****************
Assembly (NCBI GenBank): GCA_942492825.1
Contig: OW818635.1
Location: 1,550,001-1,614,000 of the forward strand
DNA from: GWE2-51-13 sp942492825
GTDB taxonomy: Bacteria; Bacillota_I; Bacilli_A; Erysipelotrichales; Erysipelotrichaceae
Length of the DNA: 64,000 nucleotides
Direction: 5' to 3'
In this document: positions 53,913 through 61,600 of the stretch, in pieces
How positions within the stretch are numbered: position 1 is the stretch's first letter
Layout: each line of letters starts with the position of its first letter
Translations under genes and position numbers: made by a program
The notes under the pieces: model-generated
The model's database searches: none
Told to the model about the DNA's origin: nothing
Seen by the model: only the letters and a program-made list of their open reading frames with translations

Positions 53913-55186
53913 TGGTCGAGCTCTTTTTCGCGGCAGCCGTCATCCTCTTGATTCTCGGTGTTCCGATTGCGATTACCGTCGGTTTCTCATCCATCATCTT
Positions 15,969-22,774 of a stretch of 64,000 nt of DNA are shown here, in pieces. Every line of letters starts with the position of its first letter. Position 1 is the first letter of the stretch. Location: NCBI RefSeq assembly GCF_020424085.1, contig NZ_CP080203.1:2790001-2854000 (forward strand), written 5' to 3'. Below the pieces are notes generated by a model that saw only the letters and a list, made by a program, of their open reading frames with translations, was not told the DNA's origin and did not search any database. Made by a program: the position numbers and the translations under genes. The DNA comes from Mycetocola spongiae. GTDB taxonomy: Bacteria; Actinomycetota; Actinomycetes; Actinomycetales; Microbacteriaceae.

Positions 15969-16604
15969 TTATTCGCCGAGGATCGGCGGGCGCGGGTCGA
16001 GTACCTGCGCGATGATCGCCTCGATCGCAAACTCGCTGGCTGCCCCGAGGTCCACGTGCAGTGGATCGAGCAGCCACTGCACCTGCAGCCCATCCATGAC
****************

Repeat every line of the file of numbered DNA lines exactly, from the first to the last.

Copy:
Assembly (NCBI GenBank): GCA_942492825.1
Contig: OW818635.1
Location: 1,550,001-1,614,000 of the forward strand
DNA from: GWE2-51-13 sp942492825
GTDB taxonomy: Bacteria; Bacillota_I; Bacilli_A; Erysipelotrichales; Erysipelotrichaceae
Length of the DNA: 64,000 nucleotides
Direction: 5' to 3'
In this document: positions 53,913 through 61,600 of the stretch, in pieces
How positions within the stretch are numbered: position 1 is the stretch's first letter
Layout: each line of letters starts with the position of its first letter
Translations under genes and position numbers: made by a program
The notes under the pieces: model-generated
The model's database searches: none
Told to the model about the DNA's origin: nothing
Seen by the model: only the letters and a program-made list of their open reading frames with translations

Positions 53913-55186
53913 TGGTCGAGCTCTTTTTCGCGGCAGCCGTCATCCTCTTGATTCTCGGTGTTCCGATTGCGATTACCGTCGGTTTCTCATCCATCATCTT
Positions 15,969-22,774 of a stretch of 64,000 nt of DNA are shown here, in pieces. Every line of letters starts with the position of its first letter. Position 1 is the first letter of the stretch. Location: NCBI RefSeq assembly GCF_020424085.1, contig NZ_CP080203.1:2790001-2854000 (forward strand), written 5' to 3'. Below the pieces are notes generated by a model that saw only the letters and a list, made by a program, of their open reading frames with translations, was not told the DNA's origin and did not search any database. Made by a program: the position numbers and the translations under genes. The DNA comes from Mycetocola spongiae. GTDB taxonomy: Bacteria; Actinomycetota; Actinomycetes; Actinomycetales; Microbacteriaceae.

Positions 15969-16604
15969 TTATTCGCCGAGGATCGGCGGGCGCGGGTCGA
16001 GTACCTGCGCGATGATCGCCTCGATCGCAAACTCGCTGGCTGCCCCGAGGTCCACGTGCAGTGGATCGAGCAGCCACTGCACCTGCAGCCCATCCATGAC